B-52s back on tour and ‘playing the classics’

A U.S. Air Force B-52 Stratofortress from Andersen Air Force Base, Guam, conducted a low-level flight in the vicinity of Osan Air Base, South Korea, in response to recent provocative action by North Korea, Jan. 10, 2016. The B-52 was joined by a ROKAF F-15K Slam Eagle and a U.S. Air Force F-16 Fighting Falcon. The B-52 is a is a long-range, heavy bomber that can fly up to 50,000 feet and has the capability to carry 70,000 pounds of nuclear or precision guided conventional ordnance with worldwide precision navigation capability. (U.S. Air Force photo/Staff Sgt. Benjamin Sutton)

AL UDEID AIR BASE, Qatar — With more than 60 years as a bomber, the Air Force’s B-52s are gearing up to begin touring once again, with many dates already planned this summer in Iraq and Syria.

The B-52s have been performing since the 1950s and are considered one of the greatest bombers of all time. They will be kicking off their ISIS Tour in the upcoming weeks and will be hitting the cities of Mosul, Baiji, and Fallujah, with more dates expected to be added.

“We have been eager to perform in the area and we know what the fans want,” says the B-52’s tour manager Lt. Gen. Charles Q. Brown Jr of U.S. Air Forces Central Command. “We’re trying to shock and awe them with the classics that everyone knows and loves. ‘Tomahawk,’ ‘Air-to-Ground,’ ‘Love Shack Destroyed.’”

“People in countries all over the world grew up listening to these hits.”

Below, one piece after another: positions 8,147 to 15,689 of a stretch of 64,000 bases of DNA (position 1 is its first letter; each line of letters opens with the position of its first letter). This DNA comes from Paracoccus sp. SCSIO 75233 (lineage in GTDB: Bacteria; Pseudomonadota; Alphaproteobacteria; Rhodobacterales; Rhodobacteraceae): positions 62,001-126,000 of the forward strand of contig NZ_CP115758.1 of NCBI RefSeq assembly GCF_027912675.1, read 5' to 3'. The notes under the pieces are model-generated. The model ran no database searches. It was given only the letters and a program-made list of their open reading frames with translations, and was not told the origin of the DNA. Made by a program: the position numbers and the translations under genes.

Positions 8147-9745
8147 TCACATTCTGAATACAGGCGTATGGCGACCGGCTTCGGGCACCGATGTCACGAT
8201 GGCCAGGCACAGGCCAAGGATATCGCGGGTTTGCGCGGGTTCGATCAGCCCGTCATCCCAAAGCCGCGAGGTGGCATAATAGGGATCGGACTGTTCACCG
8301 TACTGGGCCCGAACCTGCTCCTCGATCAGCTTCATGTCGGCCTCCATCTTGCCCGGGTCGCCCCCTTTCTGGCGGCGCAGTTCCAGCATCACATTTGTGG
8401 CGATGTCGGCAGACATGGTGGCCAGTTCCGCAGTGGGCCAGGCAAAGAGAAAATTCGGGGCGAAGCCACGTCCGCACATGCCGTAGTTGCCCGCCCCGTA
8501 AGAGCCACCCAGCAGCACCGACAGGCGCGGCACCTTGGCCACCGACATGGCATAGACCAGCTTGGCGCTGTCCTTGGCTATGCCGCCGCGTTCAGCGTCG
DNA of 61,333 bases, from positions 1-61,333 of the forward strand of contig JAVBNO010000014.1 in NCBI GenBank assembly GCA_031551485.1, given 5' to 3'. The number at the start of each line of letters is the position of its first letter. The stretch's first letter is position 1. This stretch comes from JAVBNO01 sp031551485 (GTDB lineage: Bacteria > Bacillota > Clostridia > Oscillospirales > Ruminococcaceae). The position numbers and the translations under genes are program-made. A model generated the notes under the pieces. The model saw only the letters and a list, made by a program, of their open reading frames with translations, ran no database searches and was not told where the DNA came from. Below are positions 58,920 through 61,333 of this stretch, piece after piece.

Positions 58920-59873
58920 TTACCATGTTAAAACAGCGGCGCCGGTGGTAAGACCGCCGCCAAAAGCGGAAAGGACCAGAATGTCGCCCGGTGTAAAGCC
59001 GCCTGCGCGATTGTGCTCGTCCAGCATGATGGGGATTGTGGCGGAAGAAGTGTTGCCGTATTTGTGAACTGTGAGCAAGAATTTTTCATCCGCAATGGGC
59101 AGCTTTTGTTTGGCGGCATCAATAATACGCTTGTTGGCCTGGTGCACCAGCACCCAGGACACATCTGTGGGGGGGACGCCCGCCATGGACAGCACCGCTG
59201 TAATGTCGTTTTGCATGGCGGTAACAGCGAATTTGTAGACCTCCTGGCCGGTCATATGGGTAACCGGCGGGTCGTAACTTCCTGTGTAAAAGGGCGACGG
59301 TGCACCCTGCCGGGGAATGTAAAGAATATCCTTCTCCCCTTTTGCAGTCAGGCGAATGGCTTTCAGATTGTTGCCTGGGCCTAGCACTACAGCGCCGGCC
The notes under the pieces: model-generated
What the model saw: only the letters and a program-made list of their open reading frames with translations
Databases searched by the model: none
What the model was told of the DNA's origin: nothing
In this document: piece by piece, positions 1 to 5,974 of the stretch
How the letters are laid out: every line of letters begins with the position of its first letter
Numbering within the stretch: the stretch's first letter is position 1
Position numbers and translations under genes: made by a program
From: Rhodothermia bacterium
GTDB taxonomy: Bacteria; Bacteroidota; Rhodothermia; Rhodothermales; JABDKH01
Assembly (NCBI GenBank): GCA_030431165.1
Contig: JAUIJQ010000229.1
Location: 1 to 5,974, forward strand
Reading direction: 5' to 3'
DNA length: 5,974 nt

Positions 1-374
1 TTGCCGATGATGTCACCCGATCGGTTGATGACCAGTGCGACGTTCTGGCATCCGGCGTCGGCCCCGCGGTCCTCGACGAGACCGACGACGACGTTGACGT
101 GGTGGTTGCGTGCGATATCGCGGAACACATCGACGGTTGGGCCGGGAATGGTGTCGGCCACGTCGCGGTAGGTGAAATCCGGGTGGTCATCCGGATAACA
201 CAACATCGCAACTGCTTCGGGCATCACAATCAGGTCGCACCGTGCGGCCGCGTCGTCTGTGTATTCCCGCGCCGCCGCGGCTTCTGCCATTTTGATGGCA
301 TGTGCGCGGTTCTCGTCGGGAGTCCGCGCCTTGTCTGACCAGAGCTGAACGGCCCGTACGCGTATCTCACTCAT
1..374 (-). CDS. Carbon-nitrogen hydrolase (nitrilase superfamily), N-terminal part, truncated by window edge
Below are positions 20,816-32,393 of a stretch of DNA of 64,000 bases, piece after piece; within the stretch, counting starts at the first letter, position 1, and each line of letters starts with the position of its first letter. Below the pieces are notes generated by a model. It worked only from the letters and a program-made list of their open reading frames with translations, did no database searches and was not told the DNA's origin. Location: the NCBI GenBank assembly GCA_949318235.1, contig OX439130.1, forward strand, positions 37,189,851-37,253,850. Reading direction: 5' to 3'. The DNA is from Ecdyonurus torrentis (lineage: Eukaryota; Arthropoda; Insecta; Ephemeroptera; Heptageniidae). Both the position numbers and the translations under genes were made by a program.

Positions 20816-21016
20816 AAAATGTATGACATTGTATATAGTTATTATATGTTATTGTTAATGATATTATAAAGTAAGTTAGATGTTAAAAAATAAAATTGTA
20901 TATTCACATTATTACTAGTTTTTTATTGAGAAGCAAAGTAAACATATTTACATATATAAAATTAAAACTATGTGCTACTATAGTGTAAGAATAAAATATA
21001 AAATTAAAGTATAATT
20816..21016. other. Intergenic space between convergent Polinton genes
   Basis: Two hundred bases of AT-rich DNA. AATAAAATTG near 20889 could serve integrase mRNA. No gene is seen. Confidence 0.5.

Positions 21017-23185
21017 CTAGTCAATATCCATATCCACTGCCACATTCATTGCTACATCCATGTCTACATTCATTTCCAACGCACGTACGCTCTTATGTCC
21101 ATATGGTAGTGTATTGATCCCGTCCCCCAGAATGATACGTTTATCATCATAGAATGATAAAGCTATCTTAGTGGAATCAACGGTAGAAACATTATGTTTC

Despite no longer being young, the B-52s are expected to bring down the house, and fans say they always “blow the roof off the place” with their hit single “Iraq Lobster,” and many other bad puns used to describe the tactical bombing that is desperately needed to halt the spread of the radical Islamic group.

However, not everyone is excited for the ISIS tour. Many people are openly criticizing the B-52s for performing way past their prime and think that younger, hotter bombers should get an opportunity to bring something new to the war zone.

“We see it all the time. Think of The Rolling Stones, Hilary Clinton, and even with the A-10 Warthog,” says Brown. “All of them have been criticized for touring past their prime, but the B-52s continue to put on a great show.”

Intelligence agencies will be updating the tour list throughout the summer, in consultation with White House Deputy National Security Advisor Ben Rhodes.


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